Is it Time For New Laws That Require the Videotaping of Police Interviews?

It has been an age old problem in criminal defense, the police claim your client confessed but the only evidence of this is the cop’s word. To combat the coercive techniques used by some detectives, some states have passed legislation requiring the police to audiotape or even videotape a suspect’s statement. To most detectives, a videotape recorder is very unwelcome in the interrogation room. Often detectives will “comply” with any state law by first obtaining the confession—using the very coercive techniques that the statute was designed to prevent—and then turning on the camera when the suspect has lost his will to resist. If there is no statute requiring the police to videotape the accused’s statement, such as is the case in California,  the police will not videotape a confession, even if there is video equipment footsteps away. As one seasoned detective irrationally conceded in an interview, “It’s better to go on officer credibility.” On the stand, the detective will deny using any techniques designed to coerce or manipulate a suspect into confessing. He’ll deny shouting at the accused, ignoring his pleas for a break or for sleep, and reacting with contempt to the accused’s request for a lawyer. The detective will feel that he can lie with impunity; after all, his partner is going to offer the same denials, and the defendant, if he takes the stand at all, poses no real threat. What judge or jury is going to credit the excuses of a criminal who wants to retract his admissions? The camera doesn’t lie, but in my experience, most detectives do, without a hint of self-doubt or active conscience. A videotape would capture exactly what was said, how it was said, when it was said, and, perhaps, why it was said.  With these concepts in mind, it seems to be time foe California to adopt new laws to require the videotaping of all confessions.  Some agencies are moving toward that direction already according to Torrance Criminal Attorney Matthew Ruff.  These police departments are not waiting and have embraced a progressive approach to the way interviews are conducted.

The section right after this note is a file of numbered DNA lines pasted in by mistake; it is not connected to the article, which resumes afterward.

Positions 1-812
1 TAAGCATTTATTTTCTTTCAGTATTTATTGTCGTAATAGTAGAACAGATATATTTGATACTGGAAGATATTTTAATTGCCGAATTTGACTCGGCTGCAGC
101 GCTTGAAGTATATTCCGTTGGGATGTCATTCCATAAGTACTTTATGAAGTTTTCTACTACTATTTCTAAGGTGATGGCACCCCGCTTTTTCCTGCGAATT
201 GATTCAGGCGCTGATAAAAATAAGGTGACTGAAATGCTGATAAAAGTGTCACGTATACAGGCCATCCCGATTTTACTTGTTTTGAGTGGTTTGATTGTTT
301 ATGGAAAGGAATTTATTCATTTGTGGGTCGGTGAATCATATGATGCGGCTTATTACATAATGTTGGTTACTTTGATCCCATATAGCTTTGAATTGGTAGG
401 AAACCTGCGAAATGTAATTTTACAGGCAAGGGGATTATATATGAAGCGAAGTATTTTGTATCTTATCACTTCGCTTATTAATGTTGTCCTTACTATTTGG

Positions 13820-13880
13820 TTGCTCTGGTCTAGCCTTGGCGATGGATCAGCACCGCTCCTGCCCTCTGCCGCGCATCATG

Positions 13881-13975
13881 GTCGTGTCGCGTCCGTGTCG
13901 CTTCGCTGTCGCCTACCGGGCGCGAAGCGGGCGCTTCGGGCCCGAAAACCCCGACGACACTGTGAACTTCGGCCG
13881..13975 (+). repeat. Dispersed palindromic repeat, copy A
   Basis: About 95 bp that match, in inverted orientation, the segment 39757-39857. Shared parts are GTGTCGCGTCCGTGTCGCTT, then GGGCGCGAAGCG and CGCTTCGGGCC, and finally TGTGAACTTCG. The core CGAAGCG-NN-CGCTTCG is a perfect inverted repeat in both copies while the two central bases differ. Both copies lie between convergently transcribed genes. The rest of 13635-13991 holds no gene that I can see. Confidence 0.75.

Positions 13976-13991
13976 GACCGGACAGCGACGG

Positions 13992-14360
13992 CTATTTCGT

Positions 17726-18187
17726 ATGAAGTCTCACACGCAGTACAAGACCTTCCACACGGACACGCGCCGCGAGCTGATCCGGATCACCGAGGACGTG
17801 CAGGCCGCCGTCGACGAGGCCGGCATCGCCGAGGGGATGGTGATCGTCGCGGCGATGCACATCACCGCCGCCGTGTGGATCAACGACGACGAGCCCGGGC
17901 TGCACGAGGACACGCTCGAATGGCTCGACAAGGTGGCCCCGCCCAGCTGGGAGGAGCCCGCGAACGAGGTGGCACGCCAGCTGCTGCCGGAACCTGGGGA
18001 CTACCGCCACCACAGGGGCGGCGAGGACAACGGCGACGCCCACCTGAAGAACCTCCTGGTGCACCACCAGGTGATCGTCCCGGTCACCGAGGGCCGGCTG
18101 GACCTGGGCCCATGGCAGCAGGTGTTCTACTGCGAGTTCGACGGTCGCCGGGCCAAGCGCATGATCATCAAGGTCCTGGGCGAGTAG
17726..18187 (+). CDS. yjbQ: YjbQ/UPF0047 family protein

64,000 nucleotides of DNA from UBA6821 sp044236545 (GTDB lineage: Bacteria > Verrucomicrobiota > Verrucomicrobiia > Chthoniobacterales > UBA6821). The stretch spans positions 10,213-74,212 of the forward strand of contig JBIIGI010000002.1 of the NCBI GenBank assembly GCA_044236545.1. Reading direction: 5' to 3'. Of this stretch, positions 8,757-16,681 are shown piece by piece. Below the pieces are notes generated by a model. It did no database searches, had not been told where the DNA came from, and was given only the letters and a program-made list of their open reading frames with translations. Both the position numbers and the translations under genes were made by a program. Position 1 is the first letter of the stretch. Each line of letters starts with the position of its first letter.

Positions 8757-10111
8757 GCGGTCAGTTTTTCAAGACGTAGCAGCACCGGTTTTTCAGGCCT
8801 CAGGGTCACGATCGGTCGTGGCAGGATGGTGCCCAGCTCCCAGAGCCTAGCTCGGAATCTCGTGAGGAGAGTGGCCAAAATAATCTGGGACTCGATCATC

About thetorranceattorney

Matthew Ruff is a Torrance criminal defense attorney located near the 405 freeway on Crenshaw Blvd. Focusing on DUI and serious criminal cases for over twenty years. In addition to criminal cases, Matthew also defends clients at the DMV.
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